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Unfortunately, the little guys have such nice snowsuits and such an eager positive outlook that they don’t seem to realize how nasty the weather is often.  Nobody knows where they got that…  Even when it’s cold and miserable, they still squat down on the ground or lie down, etc., they play in the water (with their boots only), they run up and down the streets.  Frankly, they’re kind of unstoppable even in the winter.

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One thing the boys did that you can see here in the photo is they decided to build a wall to hold back the tide.  You can see them in the photo above each working on a separate part of the wall, which is about three inches tall.  I suppose there will be some time in the future when I’ll teach them about tidal forces, water, wind, etc.

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John Caleb wasn’t miserable at all.  He just think’s it’s normal to head out on a windy cold day when everyone else is inside and go play at the beach.  And of course Luke was happy to be playing a game with his older brother that he could fully participate in–holding back the tide with the dirt wall. 

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After playing outside, we got some salad, rice, and fresh baked bread from home and went to the annual Presbyterian business meeting/potluck and had a wonderful time with the people there.  All of our salad and bread was eaten and some of the rice made it home again.

Life is good.

Fun Club!

IMG_0167 On Saturday, Holly bundled up the boys for a swim team training session entitled Fun Club down at the pool.  When she got there, they found out that the class was entirely full! They had to leave.  Sarah Chapel was there with Dylan and she was not happy at all, but Holly didn’t mind to much.  She invited Dylan over to our house to read and then to go to Luke Club!  A newly organized swim time with us and Dylan.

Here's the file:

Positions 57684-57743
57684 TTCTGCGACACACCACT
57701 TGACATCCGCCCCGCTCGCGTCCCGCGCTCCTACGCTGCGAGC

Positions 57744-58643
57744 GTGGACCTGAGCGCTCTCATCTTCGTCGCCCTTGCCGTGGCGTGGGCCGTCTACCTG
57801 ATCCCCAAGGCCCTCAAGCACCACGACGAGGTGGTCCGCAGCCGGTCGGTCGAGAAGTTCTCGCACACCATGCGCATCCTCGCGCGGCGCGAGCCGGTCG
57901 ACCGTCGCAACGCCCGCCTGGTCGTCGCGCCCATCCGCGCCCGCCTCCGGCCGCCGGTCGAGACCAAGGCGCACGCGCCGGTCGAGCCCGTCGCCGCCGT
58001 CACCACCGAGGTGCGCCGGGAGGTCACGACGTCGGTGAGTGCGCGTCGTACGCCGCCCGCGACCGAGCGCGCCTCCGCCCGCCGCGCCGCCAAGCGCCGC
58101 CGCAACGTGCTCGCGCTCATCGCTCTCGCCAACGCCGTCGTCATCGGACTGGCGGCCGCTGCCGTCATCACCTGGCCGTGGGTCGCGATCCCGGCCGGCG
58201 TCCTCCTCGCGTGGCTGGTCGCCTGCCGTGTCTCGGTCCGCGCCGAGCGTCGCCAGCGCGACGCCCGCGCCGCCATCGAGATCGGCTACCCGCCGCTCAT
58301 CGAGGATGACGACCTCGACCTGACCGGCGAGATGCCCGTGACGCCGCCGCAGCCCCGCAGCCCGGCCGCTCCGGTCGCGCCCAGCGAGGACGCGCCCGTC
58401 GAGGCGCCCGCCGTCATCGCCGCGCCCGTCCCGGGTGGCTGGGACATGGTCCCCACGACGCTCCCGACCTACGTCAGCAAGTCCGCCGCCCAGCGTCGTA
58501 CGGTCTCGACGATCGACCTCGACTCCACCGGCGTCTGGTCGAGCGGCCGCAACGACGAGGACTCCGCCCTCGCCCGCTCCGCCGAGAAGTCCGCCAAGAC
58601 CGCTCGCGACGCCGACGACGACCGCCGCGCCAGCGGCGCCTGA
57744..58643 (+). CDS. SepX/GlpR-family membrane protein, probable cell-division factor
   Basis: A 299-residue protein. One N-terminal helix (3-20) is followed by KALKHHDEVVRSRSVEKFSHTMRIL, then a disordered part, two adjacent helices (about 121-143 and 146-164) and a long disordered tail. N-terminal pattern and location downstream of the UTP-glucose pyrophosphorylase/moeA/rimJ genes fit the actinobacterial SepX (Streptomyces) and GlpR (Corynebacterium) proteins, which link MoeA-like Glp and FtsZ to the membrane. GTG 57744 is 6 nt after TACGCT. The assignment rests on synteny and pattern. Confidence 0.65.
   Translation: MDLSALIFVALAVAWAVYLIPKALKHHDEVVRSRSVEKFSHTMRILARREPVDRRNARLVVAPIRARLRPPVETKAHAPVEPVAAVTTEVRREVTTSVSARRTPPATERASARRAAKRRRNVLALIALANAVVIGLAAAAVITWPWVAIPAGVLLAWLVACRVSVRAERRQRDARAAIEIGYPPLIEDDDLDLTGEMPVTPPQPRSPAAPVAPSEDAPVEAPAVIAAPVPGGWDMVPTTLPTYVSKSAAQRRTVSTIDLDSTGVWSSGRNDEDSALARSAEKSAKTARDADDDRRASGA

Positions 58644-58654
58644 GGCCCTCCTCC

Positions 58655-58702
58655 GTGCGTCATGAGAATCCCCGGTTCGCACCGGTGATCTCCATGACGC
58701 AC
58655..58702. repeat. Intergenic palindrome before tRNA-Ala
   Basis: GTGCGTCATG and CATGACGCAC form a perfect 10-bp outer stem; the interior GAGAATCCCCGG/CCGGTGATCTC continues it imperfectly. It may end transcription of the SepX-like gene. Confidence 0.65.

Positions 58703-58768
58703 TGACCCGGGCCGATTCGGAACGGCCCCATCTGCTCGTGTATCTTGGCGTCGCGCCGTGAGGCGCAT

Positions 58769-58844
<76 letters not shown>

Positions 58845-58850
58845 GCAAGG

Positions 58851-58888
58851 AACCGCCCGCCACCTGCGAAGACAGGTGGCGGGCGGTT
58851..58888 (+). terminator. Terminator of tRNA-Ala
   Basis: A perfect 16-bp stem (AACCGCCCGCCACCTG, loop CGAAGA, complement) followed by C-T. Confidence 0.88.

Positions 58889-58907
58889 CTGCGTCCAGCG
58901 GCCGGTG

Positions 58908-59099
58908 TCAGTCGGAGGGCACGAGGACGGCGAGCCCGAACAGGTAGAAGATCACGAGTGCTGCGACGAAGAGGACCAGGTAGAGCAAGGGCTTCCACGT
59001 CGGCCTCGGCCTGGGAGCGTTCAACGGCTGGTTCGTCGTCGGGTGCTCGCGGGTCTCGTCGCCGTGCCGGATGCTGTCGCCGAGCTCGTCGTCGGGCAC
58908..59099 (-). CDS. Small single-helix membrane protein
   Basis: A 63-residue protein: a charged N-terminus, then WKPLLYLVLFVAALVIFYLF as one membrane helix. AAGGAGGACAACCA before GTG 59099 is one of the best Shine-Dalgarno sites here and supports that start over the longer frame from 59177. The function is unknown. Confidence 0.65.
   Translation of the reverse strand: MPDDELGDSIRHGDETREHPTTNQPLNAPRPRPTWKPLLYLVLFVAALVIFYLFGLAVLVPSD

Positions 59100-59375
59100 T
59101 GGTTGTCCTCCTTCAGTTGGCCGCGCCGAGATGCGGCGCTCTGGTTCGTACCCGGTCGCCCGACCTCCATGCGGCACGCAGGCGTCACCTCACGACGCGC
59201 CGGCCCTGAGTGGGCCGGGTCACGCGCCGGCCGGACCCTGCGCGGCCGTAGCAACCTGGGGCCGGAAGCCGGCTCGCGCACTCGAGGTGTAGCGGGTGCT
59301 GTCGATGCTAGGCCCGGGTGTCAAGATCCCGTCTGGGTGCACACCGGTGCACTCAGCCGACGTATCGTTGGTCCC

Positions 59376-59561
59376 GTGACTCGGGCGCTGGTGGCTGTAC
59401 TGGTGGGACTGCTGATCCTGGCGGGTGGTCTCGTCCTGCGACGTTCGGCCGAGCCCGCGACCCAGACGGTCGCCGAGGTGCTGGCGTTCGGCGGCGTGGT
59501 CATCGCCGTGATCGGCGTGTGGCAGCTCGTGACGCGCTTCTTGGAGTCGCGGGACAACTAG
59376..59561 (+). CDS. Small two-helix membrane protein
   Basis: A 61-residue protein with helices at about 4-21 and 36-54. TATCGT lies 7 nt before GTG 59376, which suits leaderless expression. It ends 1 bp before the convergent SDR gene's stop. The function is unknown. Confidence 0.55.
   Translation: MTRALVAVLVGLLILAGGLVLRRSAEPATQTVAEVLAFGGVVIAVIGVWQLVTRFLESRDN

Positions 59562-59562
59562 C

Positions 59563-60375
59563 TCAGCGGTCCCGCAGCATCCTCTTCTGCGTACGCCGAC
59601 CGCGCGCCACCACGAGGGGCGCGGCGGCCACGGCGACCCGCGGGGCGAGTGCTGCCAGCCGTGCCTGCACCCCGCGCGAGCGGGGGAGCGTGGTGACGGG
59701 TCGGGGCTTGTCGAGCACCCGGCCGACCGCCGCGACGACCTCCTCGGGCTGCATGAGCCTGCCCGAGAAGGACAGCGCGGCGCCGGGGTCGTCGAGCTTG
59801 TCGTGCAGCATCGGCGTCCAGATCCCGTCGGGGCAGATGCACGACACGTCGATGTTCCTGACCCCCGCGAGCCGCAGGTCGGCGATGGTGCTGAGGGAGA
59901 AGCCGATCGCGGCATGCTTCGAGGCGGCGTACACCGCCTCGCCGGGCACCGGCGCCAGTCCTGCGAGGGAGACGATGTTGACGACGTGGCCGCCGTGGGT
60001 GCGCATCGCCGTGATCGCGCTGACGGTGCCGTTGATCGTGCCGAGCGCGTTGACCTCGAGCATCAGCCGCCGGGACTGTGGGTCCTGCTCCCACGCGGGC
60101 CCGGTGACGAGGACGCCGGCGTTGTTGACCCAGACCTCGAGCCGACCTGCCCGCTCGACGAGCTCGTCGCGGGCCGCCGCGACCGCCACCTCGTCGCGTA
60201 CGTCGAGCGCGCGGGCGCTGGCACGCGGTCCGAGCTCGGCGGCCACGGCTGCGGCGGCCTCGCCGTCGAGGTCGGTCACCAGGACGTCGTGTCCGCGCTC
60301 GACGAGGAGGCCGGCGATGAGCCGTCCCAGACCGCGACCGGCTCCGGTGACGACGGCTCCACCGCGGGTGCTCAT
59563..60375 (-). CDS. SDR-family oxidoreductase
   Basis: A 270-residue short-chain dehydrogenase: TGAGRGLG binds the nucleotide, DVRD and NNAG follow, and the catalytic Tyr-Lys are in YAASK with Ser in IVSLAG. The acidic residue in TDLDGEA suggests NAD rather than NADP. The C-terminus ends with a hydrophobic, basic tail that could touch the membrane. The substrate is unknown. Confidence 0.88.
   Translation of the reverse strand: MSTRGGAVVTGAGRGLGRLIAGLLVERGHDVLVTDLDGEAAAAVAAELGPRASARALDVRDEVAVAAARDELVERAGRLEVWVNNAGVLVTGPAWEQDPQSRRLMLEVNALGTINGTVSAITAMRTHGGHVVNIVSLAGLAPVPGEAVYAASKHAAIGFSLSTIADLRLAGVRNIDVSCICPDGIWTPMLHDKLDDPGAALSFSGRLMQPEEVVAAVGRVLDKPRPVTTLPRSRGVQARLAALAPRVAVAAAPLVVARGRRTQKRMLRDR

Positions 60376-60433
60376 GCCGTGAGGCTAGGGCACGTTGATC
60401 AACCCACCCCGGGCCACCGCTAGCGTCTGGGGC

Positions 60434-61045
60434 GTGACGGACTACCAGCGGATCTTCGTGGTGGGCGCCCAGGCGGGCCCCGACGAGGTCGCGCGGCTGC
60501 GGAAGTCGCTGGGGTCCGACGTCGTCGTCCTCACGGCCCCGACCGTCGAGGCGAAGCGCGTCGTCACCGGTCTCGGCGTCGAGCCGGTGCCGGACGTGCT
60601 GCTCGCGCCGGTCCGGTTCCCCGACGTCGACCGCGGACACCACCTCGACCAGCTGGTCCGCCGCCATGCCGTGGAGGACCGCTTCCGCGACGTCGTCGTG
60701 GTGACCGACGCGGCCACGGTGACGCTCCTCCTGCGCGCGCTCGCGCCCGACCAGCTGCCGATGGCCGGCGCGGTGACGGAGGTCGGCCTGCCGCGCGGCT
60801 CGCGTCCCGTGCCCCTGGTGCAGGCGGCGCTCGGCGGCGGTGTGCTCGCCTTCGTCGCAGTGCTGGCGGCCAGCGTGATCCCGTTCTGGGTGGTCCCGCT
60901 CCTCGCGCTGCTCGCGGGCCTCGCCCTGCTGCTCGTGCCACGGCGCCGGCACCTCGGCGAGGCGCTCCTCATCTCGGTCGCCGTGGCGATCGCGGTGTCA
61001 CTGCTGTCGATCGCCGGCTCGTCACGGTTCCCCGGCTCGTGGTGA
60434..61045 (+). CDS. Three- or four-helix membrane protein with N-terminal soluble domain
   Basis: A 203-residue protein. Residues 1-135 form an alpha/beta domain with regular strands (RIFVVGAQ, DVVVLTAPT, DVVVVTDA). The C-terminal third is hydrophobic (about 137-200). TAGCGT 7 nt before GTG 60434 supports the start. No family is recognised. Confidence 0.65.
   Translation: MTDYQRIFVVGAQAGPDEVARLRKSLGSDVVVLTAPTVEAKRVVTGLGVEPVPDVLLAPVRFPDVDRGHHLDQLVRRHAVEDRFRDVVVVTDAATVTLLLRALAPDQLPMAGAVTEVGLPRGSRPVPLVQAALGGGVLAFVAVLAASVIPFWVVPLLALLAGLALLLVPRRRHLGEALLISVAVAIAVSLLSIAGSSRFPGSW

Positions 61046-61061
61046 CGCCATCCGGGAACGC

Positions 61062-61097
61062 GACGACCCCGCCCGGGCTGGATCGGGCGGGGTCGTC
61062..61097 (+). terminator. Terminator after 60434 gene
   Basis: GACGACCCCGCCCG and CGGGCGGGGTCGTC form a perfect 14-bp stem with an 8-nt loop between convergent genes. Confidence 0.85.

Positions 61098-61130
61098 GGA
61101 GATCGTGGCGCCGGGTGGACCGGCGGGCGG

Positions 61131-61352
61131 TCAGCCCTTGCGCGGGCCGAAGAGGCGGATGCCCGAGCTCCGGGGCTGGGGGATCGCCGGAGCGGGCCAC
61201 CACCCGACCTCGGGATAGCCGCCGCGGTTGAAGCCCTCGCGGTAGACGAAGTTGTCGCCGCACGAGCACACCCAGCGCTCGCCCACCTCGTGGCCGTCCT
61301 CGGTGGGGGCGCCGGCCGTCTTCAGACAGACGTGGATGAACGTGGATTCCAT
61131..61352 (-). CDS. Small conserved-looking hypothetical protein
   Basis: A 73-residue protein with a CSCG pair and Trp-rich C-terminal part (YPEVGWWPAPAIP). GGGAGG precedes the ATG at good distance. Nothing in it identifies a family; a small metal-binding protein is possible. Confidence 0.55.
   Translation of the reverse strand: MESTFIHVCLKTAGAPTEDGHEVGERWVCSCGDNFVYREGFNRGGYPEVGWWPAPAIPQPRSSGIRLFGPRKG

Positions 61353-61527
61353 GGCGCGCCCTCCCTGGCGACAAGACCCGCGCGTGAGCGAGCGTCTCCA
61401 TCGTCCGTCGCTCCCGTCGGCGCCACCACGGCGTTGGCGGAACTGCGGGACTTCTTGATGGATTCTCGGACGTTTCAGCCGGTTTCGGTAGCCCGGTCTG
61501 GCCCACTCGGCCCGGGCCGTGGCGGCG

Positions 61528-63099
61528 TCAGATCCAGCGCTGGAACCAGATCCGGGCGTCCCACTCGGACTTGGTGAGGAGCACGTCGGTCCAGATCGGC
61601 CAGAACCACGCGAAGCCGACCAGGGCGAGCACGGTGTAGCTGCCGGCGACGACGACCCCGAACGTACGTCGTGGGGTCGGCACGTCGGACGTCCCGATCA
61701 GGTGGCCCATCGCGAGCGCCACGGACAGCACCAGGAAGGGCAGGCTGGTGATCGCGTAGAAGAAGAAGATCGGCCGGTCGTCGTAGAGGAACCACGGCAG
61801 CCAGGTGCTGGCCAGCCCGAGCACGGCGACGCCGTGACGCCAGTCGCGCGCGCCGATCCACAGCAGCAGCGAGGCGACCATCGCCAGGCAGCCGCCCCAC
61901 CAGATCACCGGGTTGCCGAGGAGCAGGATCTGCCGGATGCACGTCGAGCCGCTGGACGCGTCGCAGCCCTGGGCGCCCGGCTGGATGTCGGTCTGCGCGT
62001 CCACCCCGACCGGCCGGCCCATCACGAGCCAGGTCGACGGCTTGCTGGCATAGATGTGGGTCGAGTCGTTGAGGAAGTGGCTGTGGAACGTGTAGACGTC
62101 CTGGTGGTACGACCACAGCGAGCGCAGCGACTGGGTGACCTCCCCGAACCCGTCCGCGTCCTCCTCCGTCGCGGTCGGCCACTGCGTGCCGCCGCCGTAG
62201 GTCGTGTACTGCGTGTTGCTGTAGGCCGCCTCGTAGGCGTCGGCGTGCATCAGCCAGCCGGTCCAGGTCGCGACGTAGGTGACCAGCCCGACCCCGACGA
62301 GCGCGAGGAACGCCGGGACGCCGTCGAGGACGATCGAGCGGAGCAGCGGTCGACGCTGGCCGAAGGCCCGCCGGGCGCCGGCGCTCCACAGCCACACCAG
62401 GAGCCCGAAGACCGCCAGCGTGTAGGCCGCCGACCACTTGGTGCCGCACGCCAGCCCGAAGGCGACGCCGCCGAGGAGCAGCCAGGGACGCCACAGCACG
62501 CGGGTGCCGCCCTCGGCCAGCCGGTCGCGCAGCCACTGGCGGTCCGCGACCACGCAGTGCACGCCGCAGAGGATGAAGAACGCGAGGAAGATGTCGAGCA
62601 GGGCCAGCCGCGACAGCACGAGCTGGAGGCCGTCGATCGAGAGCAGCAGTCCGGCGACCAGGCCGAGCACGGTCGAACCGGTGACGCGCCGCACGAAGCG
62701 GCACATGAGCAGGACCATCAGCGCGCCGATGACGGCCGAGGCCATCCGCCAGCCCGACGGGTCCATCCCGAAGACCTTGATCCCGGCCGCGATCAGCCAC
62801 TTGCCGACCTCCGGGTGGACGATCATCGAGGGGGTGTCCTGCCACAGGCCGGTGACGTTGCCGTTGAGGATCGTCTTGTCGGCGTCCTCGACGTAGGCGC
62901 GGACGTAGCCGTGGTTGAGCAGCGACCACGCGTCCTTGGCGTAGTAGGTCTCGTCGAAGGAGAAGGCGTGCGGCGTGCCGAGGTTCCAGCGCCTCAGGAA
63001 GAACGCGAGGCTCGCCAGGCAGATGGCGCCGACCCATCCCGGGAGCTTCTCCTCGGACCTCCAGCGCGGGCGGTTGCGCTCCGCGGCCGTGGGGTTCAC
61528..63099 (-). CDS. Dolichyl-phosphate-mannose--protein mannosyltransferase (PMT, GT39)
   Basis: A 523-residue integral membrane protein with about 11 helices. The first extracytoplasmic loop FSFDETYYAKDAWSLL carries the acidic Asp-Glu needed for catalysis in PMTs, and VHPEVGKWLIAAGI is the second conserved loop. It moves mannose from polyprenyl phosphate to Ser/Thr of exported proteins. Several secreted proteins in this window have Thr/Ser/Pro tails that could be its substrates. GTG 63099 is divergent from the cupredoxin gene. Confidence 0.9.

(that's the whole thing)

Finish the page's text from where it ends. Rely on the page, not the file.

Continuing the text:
IMG_0171 The boys had a great time at our house and Dylan, who is a 1st grader, showed us how he can read!  Wow.  He is a GREAT reader.  Back when I was a kid, many of the kids I went to school with could not read as well as Dylan even when they were in HS.  It was a real eye-opener to see someone so young be able to read.  I think it was really inspiring for Mark to see one of his friends read so well.  He’s a very hard worker in class and always does his best to listen and do what the teacher wants.

IMG_0178 After playing and reading, it was time for grilled cheese sandwiches, and then off to the pool.  Since Holly had four boys to deal with, I thought I better help her out, so I brought my camera and helped in the way that fathers often help.  I took the older three boys to the men’s room and chased them around the room snapping them with a towel.  Boy, do they squeal with their high little voices..

I’m kidding.

IMG_0174v Of course I would never do that as a father, but that is the type of stuff that often went on in the locker-room when I was a boy in Barrow, Alaska. You had to get good with a towel or you were in trouble. HINT: roll it up along the diagonal, wrap it around your wrist for a handle (so it doesn’t get taken from you when you’re smaller than the older age kids in the locker room), and then wet the very tip so it gives a very intimidating CRACK! when you snap it.  Looking back, I can remember all sorts of “fun” we had in the locker room.  it also helps to have two towels at all times, one rolled up and  ready to go in the locker, and the other one to use for drying.  Also, it helps if you use the longer lighter-weight towel for the “fun” towel and use the thicker towel for drying.

IMG_0192 No, I didn’t do any of that. I was a good example and mainly just helped Luke with his change of clothes in the locker then started the showers for the boys when it was time to get wet.